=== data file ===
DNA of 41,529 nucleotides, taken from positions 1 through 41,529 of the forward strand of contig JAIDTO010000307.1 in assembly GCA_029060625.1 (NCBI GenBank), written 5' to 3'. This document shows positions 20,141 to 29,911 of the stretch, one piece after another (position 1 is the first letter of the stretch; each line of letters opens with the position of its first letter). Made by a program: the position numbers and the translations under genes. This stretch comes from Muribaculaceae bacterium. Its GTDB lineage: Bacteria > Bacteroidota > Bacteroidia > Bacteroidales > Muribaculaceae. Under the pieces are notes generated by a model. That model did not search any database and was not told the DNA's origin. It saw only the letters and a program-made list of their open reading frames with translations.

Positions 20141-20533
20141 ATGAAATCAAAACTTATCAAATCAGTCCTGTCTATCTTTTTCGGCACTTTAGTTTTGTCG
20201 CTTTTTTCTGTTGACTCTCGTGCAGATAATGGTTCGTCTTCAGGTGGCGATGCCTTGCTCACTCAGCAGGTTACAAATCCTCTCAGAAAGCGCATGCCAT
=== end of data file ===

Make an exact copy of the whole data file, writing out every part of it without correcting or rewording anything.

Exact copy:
DNA of 41,529 nucleotides, taken from positions 1 through 41,529 of the forward strand of contig JAIDTO010000307.1 in assembly GCA_029060625.1 (NCBI GenBank), written 5' to 3'. This document shows positions 20,141 to 29,911 of the stretch, one piece after another (position 1 is the first letter of the stretch; each line of letters opens with the position of its first letter). Made by a program: the position numbers and the translations under genes. This stretch comes from Muribaculaceae bacterium. Its GTDB lineage: Bacteria > Bacteroidota > Bacteroidia > Bacteroidales > Muribaculaceae. Under the pieces are notes generated by a model. That model did not search any database and was not told the DNA's origin. It saw only the letters and a program-made list of their open reading frames with translations.

Positions 20141-20533
20141 ATGAAATCAAAACTTATCAAATCAGTCCTGTCTATCTTTTTCGGCACTTTAGTTTTGTCG
20201 CTTTTTTCTGTTGACTCTCGTGCAGATAATGGTTCGTCTTCAGGTGGCGATGCCTTGCTCACTCAGCAGGTTACAAATCCTCTCAGAAAGCGCATGCCAT